The Return of the Conchords: Acoustic Hipster Doofuses Folk it Up in Berkeley


Before HBO, Flight of the Conchords were known as New Zealand's 4th most popular guitar-based digi-bongo acapella-rap-funk-comedy folk duo. They developed a cult following (I, too drank the cool-aid) and snagged an HBO series...which was hipster doofus nirvana for about half of the first season.

Then they ran out of good songs. And the charm of their hapless would-be rock stars adrift in nearly nonexistent plot-lines wore thin.  They were cancelled. And now, they’re returning to what they did best before the golden lights and glory of premium cable led them astray. Flight of the Conchords are back, live on stage at the Berkeley Community Theatre, where their pseudo-oblivious weirdo antics will shine for a full 90 minutes at the most.  With 2 shows instead of 2 seasons, their unique humor can be showcased, not stretched thin.

Flight of the Conchords are Bret McKenzie and Jermaine Clement, a delightfully bizarre folk-parody duo. Their act is all about that gap between self-image and reality. "If we can act as though we're the genuine article, people will find it funnier," said McKenzie, before the series. That's why, in concert,  they deliver between-song banter with such hilarious earnestness. "We've been trying to come up with banter that's as boring as possible," said McKenzie.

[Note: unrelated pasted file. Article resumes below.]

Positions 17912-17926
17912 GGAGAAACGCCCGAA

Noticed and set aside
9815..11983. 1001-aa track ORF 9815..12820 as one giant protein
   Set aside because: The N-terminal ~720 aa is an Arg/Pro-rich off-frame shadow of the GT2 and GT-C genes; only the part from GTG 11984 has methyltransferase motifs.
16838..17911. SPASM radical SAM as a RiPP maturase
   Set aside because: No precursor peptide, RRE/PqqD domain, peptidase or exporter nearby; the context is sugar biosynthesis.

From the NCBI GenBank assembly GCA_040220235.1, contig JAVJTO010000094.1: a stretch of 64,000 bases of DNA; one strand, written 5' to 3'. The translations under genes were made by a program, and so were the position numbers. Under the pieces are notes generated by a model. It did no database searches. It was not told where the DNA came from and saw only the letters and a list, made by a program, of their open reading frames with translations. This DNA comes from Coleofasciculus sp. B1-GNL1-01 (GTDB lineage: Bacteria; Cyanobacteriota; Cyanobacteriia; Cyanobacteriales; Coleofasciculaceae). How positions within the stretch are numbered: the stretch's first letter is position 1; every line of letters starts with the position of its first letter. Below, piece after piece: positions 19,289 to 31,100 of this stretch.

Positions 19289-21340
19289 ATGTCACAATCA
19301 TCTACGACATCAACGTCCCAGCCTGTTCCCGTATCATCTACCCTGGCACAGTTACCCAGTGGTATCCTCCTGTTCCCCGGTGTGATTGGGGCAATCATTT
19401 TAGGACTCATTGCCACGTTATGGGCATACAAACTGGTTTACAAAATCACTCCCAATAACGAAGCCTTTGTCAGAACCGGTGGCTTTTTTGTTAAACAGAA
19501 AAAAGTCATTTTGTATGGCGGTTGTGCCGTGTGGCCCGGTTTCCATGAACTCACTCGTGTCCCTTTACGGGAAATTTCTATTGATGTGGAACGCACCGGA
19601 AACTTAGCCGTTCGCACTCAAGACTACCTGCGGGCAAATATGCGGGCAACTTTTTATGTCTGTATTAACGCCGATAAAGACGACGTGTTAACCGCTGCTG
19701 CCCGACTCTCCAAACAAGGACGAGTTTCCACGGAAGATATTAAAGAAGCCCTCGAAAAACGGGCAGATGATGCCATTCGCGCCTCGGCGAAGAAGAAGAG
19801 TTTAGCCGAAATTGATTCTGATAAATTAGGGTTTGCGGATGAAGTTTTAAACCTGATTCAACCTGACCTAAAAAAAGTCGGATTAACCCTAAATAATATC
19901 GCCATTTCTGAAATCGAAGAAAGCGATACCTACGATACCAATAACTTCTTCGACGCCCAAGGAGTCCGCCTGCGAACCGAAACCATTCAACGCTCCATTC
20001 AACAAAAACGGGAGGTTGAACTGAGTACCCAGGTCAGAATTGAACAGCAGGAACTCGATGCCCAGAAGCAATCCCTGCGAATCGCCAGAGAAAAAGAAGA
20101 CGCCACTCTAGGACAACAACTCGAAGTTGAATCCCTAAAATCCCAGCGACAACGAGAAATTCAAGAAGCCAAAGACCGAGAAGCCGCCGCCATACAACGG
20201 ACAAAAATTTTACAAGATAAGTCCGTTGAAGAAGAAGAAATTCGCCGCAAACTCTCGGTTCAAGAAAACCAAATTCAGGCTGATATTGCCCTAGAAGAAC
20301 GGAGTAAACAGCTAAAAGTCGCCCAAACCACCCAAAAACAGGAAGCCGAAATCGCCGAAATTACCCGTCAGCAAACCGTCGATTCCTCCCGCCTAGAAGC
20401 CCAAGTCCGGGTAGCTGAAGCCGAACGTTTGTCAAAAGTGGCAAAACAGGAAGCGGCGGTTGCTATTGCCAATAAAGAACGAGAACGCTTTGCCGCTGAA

While the series was a fictionalized take on the lives of band members living in New York and trying to make it as a band, the two might have to split to make it post-TV series. Jermaine, at least, has some upcoming projects; he’ll be starring in Jared Hess's new comedy Gentleman Broncos. (Hess himself is the object of cult adoration for his film “Napoleon Dynamite.”)

In Berkeley Monday night, I do hope they have some new material but I also hope they do some of their classics, like “Think About It,” a societal ills soul number, AKA a Temptations' “Ball of Confusion” parody. In it, their signature unfocused stream of consciousness degenerates into:

They're turning kids into slaves just to make cheaper sneakers,
But what's the real cost? Cause the sneakers don't seem that much cheaper/
Why are we still paying so much for sneakers when you got them made by little slave kids?
What are your overheads?

If this doesn’t make you laugh, then it just doesn’t translate well. But trust me, it’s hilarious.

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